But Jesus bent down and started to write on the ground with his finger. When they kept on questioning him, he straightened up and said to them, “Let any one of you who is without sin be the first to throw a stone at her.” Again he stooped down and wrote on the ground. (John 8:6-8).

The occasion was quite scandalous.  A woman “caught in the very act” was drug by her accusers to face the consequences for her sin.  She was treated as an issue, and yet for most of us something deep within the human heart says that people should never be treated as an issue. What does the posture of Jesus signal about our ability to reach the broken? At the conclusion of a recent group bible study on this text, I asked group members to share one takeaway from the story.  One observed, “It is the point where Jesus stooped down and wrote on the ground.”  She continued, “As a teacher in training, I’ve been studying how to discipline children appropriately.  One of the things you are encouraged to do in dealing with conflict is make yourself small and get down on the level of a child.”  She said, “In conflict, we usually try to make ourselves BIG – we stand taller, raise our voices, get louder.  But Jesus diffused the situation by making himself small.” Not only did Jesus teach humility, he demonstrated it through his body language.  When he stooped to write on the ground, he gave pause to a tense moment.  He gave the emotionally charged crowd time to consider their actions.  As a result, they dropped their stones from the oldest to the youngest. Jesus had enough confidence, even in sordid human nature, to believe if given the choice, those in the crowd would make the right decision. Jesus gave them the pause to consider their actions before doing the inexcusable.  It’s amazing how completely, Jesus was filled with truth and grace, even for these accusers. I love how Jesus deescalated the conflict with the pause, the stoop.  In so doing, he became an advocate for the broken woman.  Based on Jesus’s willingness to stoop, we can consider three significant response to the broken.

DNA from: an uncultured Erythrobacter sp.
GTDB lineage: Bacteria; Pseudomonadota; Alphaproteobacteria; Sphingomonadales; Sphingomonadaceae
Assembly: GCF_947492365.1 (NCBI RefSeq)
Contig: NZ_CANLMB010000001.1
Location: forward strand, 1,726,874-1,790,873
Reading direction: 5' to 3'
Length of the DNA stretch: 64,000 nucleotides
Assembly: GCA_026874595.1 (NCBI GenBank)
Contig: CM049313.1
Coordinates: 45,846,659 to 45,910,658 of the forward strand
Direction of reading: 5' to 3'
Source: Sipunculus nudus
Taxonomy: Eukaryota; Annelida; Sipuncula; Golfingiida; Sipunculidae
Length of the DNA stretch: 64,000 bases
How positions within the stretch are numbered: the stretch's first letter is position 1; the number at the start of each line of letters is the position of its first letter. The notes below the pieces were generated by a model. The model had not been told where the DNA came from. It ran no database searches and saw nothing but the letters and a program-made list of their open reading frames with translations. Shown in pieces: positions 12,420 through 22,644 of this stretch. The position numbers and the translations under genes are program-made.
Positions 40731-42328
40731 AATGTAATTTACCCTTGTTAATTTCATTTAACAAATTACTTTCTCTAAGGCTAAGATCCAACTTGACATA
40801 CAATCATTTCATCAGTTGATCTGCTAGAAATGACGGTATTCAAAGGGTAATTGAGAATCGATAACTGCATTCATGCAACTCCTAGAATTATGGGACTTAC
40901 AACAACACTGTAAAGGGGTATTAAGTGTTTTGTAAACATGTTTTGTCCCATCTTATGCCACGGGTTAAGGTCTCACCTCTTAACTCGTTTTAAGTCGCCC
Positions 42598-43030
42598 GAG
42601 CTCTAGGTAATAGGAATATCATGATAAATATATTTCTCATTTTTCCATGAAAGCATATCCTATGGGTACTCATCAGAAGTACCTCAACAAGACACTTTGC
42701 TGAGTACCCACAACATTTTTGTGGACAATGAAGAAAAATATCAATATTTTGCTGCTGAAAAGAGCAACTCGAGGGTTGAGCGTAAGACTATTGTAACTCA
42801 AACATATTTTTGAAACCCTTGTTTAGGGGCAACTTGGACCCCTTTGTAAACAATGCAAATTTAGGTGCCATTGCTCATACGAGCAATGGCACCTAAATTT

1. “You are not alone.”
When someone is caught up in sin, the emotion that is most commonly felt is shame.  Shame is a powerfully debilitating emotion.  There is an agony all its own connected with shame. It’s far worse than guilt.  Guilt is a private thing.  You keep guilt to yourself, you swallow it like you do your pride though it eats you up inside.  You say nothing and go on. With shame, you can’t go on.  Sometimes it comes from a family member or those you trusted who won’t let you live it down.  It comes from accusers who says, “Remember what you did?” and constantly try to tether you to your broken past. It comes to the child struggling with an identity crisis who prays intensely, “Please don’t let me be like this.” Shame is a powerful emotion.  It’s expressed in the words of a young adult who said, ““I’m 31 years old and divorced, though I fought divorce bitterly.  I feel as if I’m going to have to sit out the rest of my life in the penalty box.” The first thing we need to say to the broken is, “You are not alone!”